By the time JYS reached Formula One, compatriot Jimmy Clark was the man to beat. Yet the younger Scot refused an opportunity to rate himself next to the best over at Lotus, instead opting for a seat alongside the next best: BRM’s Graham Hill.
The P261 was tremendous and so was Jackie: his first six GP starts yielded sixth, third, second, second, fifth and second. He also won his fourth Fl start, Silverstone’s International Trophy in May. He posted a retirement at Nürburgring before scoring his maiden GP victory, at Monza, after a fine duel with Hill.
In terms of qualifying for the GPs that year, it went to Graham, 7-3, but Jackie was quicker at Clermont-Ferrand and Nürburgring — the year’s two most daunting tracks; like Button, he had a superb ability to learn a track new to him.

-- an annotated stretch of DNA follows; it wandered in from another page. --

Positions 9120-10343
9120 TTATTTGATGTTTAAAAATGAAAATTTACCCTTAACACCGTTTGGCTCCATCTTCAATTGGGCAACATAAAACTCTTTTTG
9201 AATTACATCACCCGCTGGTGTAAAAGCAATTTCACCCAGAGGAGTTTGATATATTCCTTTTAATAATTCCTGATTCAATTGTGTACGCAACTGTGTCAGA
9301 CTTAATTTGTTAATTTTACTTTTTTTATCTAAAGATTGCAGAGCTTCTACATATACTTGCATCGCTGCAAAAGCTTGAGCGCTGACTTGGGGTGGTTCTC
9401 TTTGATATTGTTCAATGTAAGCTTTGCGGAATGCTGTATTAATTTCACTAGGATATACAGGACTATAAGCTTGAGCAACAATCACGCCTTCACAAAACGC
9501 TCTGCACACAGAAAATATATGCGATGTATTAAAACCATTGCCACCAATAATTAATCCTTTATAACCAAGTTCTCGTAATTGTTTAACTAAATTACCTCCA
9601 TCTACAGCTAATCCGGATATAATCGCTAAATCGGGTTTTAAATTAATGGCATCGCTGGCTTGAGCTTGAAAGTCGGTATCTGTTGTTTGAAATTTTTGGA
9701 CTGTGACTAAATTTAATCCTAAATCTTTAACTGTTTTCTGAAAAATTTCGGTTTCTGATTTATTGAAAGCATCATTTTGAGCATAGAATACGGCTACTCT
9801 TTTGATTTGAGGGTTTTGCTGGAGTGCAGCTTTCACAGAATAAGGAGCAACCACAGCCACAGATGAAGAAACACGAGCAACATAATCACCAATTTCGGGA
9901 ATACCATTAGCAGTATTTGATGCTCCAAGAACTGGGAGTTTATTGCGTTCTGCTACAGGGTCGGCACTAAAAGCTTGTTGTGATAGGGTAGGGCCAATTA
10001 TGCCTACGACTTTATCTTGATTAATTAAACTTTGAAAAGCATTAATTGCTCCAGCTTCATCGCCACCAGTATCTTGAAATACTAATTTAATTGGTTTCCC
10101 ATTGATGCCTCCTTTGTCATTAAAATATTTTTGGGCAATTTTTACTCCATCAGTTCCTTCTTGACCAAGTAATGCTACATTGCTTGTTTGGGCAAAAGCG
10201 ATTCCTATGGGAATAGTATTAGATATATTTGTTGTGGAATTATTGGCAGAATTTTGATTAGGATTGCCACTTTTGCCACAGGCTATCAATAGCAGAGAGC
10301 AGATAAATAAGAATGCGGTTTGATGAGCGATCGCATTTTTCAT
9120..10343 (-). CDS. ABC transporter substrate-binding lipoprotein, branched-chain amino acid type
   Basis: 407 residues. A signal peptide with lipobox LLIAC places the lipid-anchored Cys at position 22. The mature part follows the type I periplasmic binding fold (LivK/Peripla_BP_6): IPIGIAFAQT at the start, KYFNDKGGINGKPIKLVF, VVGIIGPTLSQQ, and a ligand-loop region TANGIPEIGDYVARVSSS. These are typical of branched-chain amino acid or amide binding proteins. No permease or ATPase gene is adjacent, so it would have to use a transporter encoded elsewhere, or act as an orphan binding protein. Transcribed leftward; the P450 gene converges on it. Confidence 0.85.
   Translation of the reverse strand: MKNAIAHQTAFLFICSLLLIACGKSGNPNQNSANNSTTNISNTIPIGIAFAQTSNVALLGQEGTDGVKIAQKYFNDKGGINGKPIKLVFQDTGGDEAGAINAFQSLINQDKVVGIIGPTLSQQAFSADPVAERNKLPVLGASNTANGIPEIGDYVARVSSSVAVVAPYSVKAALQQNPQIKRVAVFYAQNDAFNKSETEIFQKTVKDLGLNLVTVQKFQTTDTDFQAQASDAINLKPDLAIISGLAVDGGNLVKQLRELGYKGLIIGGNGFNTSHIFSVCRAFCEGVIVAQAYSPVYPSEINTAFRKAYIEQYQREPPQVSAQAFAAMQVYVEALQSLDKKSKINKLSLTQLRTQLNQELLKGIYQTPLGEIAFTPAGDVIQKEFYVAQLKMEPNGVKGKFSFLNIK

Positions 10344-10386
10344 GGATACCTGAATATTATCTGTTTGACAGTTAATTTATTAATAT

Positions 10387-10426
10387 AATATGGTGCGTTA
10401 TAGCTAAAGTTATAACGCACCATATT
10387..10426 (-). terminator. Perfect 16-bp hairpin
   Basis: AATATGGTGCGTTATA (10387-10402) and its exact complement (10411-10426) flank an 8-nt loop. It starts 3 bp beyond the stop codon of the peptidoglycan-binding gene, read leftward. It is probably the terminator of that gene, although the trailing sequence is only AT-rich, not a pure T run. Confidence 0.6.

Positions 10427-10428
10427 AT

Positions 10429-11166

Hill and JYS were balanced in terms of speed the next season, and when Clark conclusively dealt with Hill at Lotus in 1967, it was clear Jackie was right to be in awe of Jimmy’s talent. But can we really draw such definite lines in the sand? Was the number two Lotus a level platform from which Hill can be compared to Clark? Is it fair to compare Clark, on his plateau of greatness, with Stewart in his learning years? No, frankly. As with Moss and Clark, so with Clark and Stewart: as one benchmark was ripped from F1, so another proved a worthy successor, and the opportunity to compare them directly was denied us. What cannot be questioned is that Stewart’s first year in F1 turned more heads than did Clark’s in ’60. DM